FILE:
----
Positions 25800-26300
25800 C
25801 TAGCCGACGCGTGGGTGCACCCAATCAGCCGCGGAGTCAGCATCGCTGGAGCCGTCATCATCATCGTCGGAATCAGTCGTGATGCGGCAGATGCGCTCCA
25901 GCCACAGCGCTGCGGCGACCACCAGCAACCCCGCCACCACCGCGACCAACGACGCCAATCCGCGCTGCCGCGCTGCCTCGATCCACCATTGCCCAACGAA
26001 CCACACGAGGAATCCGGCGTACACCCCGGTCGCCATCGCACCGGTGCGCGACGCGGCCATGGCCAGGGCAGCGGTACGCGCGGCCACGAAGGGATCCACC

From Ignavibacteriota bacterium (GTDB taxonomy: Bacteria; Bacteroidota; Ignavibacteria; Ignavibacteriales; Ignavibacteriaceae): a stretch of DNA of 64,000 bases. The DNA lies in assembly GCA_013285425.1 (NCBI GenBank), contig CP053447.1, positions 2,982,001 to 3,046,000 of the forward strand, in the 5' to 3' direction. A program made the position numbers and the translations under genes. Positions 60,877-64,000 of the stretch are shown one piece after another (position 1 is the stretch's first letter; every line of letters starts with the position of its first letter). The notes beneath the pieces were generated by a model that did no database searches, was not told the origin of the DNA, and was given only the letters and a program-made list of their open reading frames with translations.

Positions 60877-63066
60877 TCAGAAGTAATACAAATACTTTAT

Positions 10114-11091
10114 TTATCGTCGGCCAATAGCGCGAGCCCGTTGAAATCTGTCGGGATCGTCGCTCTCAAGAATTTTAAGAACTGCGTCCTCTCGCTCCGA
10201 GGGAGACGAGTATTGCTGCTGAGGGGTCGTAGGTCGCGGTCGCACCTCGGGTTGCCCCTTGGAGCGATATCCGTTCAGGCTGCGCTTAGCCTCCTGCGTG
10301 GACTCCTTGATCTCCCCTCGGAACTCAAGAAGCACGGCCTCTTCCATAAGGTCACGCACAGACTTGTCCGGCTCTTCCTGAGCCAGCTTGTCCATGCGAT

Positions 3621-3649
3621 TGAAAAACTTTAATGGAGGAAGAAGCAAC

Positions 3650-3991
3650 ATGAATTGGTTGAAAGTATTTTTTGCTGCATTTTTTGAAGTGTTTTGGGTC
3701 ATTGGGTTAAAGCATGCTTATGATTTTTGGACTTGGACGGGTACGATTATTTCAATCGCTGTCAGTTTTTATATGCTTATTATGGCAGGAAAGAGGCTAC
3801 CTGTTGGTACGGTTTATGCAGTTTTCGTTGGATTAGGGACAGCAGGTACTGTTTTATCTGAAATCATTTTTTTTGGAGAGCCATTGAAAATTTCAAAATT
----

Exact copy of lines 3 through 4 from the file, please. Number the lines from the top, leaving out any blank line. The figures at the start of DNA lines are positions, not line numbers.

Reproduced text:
25801 TAGCCGACGCGTGGGTGCACCCAATCAGCCGCGGAGTCAGCATCGCTGGAGCCGTCATCATCATCGTCGGAATCAGTCGTGATGCGGCAGATGCGCTCCA
25901 GCCACAGCGCTGCGGCGACCACCAGCAACCCCGCCACCACCGCGACCAACGACGCCAATCCGCGCTGCCGCGCTGCCTCGATCCACCATTGCCCAACGAA